In addressing the importance of talking about white privilege, Scott Foster, music teacher, said, “the way that it gets perpetuated, and passed on, and continued, is by not examining it.” Doing so, he said, is “the most important thing in terms of trying to cause a culture shift.”

Charlotte Worsley, Assistant Head for Student Life, shared an anecdote of when she first understood the importance of the term: “I was working with an African-American, gay male … He said, ‘Tell me more about your European identity and culture.’ I said, ‘I hate when people ask me that.’” Worsley was shocked by how much her answer irritated him. “‘He said, ‘You have just as much of an identity and a culture as anybody else and you impose it on everyone else so it seems normal.’”

Many of the panelists referred to the cultural divides that are created when white people fail to recognize white privilege. Worsley said, “(white people) are being harmed by the system of white privilege. You are getting shut out of whole culture(s) that people aren’t going to share with you, because they risk getting really hurt.”

Speaking to the connections found here at Urban, and the recent topic of the N-word, the panelists had different views on what contexts it is acceptable in, but agreed that, as Foster said, “it’s just not for (white people).”

“What’s a slang word for a tall, white male?” asked Foster. Unidentified members of the audience offered “honkey,” “cracker,” and “jolly green giant” as responses, which were met with laughter from the audience. “Those words are not loaded for me … I have no reference for those to be hurtful,” he said.

The history behind the N-word is what gives it its meaning. The African American Registry, a nonprofit education organization, has a page titled “N—– (The Word), a Brief History.” The page reads: “Historically, n—–, more than any other word, captures the personal hatred and institutionalized racism directed toward Blacks.”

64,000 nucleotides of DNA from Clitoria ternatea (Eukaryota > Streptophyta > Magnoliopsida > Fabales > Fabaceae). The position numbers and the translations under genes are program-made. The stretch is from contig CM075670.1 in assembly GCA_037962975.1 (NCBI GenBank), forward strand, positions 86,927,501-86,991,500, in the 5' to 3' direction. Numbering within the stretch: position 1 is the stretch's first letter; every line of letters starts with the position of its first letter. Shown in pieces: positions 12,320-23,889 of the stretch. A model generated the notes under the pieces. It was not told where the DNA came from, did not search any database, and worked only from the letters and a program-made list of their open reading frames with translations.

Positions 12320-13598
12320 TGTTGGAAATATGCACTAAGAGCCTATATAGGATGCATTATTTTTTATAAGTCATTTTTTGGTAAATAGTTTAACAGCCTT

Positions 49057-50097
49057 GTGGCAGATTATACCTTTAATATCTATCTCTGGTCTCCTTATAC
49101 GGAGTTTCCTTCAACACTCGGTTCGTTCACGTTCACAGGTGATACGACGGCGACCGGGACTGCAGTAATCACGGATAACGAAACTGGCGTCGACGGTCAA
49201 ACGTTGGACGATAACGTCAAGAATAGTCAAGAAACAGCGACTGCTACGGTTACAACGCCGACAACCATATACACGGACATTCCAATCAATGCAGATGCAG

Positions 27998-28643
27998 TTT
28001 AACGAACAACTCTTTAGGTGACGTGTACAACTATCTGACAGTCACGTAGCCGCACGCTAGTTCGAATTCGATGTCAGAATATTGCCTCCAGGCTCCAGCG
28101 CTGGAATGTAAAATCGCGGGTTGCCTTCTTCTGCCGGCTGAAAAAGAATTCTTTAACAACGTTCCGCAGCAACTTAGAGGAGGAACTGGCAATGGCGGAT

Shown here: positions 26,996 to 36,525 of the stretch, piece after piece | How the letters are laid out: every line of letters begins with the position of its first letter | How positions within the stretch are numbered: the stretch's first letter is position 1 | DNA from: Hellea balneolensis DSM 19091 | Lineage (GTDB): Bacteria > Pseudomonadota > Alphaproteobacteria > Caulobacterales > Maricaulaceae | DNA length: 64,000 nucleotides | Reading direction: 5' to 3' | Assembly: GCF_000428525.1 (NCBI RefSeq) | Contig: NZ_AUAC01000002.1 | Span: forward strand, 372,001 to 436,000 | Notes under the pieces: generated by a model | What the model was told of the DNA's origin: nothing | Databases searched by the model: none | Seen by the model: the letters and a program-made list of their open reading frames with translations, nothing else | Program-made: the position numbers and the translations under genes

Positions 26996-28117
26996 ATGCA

Rebecca Shapiro, history teacher, acknowledged how this historical significance can play into a person’s experience learning history. “When it comes up in my classroom, when it’s part of a document, when that language is getting used by people in a historical context, I’ll say the N-word word, the whole word, and I’ll let students decide what they want to say.” She said this was because “in the context of teaching and learning history … it can deepen someone’s understanding and someone’s learning to hear that word in that context of being full of power dynamics and privilege and hatred and oppression and ignorance as well.”

Worsley added that the administration’s job “is to make clear lines of what is going to be ok and not ok in public spaces.” She said, “There is not enough knowledge of (the) history of this word for us to even consider using (it). We made that clear line because the dominant culture of the school is white privilege.”

Randall noted that this ignorance tends to play out in the form of humor. “We think we’re being funny, and we’re not,” she said. Gwen McLaughlin (‘16), one of the leaders of WPA, added that a possible response to hearing an offensive joke is, “I don’t get it. Can you explain it to me?”

As parting words, some of the panelists offered other advice on how to move forward in interactions with white privilege. “
If you’re going to use the word ‘we,’ I challenge you to be very clear about who you’re talking about,” said Shapiro.

Randall said, “My best tool is to shut up and listen
.”